There is no good thing that can pass from this world to the “new creation” spoken of in the next verse except that passes through the gate of the cross. Consider in Pilgrim’s Progress how Cristian the Pilgrim needed to cross the River of Death to reach the Celestial City. And God knows that because of sin’s all pervasive presence, the only way for the promise of faith to be fully realized, is for that very same promise to be laid down.

Image result for cross
Photo credit; gclipart.com

One thought before Application: God really does know best how to realize the Promise. If Abraham had not had the faith to offer up his son, he would not have seen “day of his salvation” when the ram got caught in the thicket. (John 8:56) In this place where he laid down his very future on the altar, he came to know God by a new name. “Yahweh sees.” (Also known as Jehovah-Jireh– God will provide.) When your faith is tested, remember that even though You can’t see, in the Unseen Reality there is a God who sees and who is stronger than death.

Application:

  1. Let every good thing that you count dear to you be before the Lord on the Altar to live or let die. I am speaking figuratively primarily, because the sacrifice has been made for the Promise to be secured for all humanity. Still, even our family must come second to God. One thing this practically might look like is taking time away from your family to be with Him. We do it for work; why not do it for Him? The same one who demonstrated care for his family also showed us how to value time with just Him.
  2. Do not seek to get ahead on deals with God. It can only end in greater misery for yourself. If you have any selfish agenda for pursuing a walk with the Lord, abandon it now. Lay it down on the altar. Example: you may be following God because you want fame or prestige among God’s people. God will call you to do things which will be utterly frowned upon by the church so that you will be infamous and a shame in the midst of His people. His Joy is worth only the price or real faith, and the cost of real faith is the death of self. Surrender is the only way.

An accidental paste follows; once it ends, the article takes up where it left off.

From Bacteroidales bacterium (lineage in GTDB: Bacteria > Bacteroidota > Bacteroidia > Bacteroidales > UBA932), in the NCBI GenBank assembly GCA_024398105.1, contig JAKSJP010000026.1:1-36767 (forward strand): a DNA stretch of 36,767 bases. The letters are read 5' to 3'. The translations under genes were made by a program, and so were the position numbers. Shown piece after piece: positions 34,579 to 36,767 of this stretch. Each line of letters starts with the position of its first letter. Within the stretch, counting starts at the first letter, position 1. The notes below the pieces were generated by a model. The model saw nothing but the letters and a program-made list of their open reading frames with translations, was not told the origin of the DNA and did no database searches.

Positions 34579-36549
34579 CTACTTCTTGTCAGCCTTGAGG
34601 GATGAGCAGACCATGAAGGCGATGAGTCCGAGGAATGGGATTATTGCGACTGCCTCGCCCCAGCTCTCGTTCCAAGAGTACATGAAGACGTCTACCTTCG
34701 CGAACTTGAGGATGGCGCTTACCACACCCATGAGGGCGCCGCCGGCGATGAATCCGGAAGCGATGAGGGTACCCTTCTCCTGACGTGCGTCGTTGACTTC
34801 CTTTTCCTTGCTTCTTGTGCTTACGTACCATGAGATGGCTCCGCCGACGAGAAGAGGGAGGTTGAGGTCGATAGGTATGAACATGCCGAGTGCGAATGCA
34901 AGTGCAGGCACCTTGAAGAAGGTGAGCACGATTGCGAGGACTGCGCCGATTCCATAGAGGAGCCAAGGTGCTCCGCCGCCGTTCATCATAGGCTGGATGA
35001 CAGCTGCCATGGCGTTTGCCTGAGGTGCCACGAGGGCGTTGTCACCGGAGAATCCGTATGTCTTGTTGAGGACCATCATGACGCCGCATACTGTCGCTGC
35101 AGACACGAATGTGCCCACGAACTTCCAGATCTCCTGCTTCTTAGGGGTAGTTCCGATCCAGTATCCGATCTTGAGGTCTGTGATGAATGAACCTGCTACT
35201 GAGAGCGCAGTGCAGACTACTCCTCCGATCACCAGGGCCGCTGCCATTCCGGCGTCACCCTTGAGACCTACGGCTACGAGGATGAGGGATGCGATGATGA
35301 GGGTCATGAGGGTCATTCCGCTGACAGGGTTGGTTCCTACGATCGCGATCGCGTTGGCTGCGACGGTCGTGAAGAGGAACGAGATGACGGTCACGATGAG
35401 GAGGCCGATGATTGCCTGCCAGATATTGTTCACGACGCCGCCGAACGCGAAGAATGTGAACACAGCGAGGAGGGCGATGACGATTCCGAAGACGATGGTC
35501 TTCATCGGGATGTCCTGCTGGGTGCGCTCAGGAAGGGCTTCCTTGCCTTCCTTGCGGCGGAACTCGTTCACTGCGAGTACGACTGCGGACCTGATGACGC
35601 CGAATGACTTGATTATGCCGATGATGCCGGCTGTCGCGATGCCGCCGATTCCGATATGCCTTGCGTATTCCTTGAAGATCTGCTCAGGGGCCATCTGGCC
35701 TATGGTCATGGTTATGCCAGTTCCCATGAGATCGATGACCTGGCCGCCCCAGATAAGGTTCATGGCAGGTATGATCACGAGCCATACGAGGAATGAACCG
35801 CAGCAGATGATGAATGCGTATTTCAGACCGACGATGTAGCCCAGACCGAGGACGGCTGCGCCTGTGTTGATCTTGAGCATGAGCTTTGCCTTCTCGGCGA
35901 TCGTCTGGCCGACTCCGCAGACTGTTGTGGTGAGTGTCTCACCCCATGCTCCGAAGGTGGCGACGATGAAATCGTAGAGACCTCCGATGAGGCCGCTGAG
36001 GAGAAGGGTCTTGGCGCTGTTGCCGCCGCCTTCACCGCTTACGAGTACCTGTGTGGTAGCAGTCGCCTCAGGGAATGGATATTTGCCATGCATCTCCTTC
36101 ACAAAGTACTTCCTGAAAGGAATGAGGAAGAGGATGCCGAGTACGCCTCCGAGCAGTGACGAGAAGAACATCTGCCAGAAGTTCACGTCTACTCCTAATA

3. Remember what Abraham remembered. “He considered that God is able to raise even from the dead . . .” Let it be God’s glory to vindicate the one who has trust in Him, and satisfy you with Himself, and in Him to give you all things.
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The Cynic and the Gospel

“But there’s no happy endings
Not here and not now
This tale is all sorrows and woes
You dream that justice
And peace win the day,
But that’s not how the story goes” ~Nick Urata — Netflix’s “A Series of Unfortunate Events

My response: What? Yes it is! Haven’t you heard the Gospel?

Cynic: Pipe Dream.

Me: How Love is the Supreme Ethic?

Cynic: Child’s Play.

Me: It wasn’t child’s play for Jesus who died on the Cross to make it so.

Cynic: Too long ago.

Me: *remembers Legend of Bagger Vance, where Matt Damon’s tells his beloved that their love life was “too long ago.” And the girl says, “No it wasn’t. It was just a moment ago.”

*Considers that this is the very reason for the Church today: to bring Christ’s death on the cross into the here and now. This is the message of the Lamb’s unsealed scroll in Revelation: the only thing that will bring repentance is when the impenitent world sees the followers of the lamb imitating the same loving sacrifice of the Lamb, giving their lives for others.

*Looking lovingly at the Cynic and says, “No. No it wasn’t. It was just a moment ago.”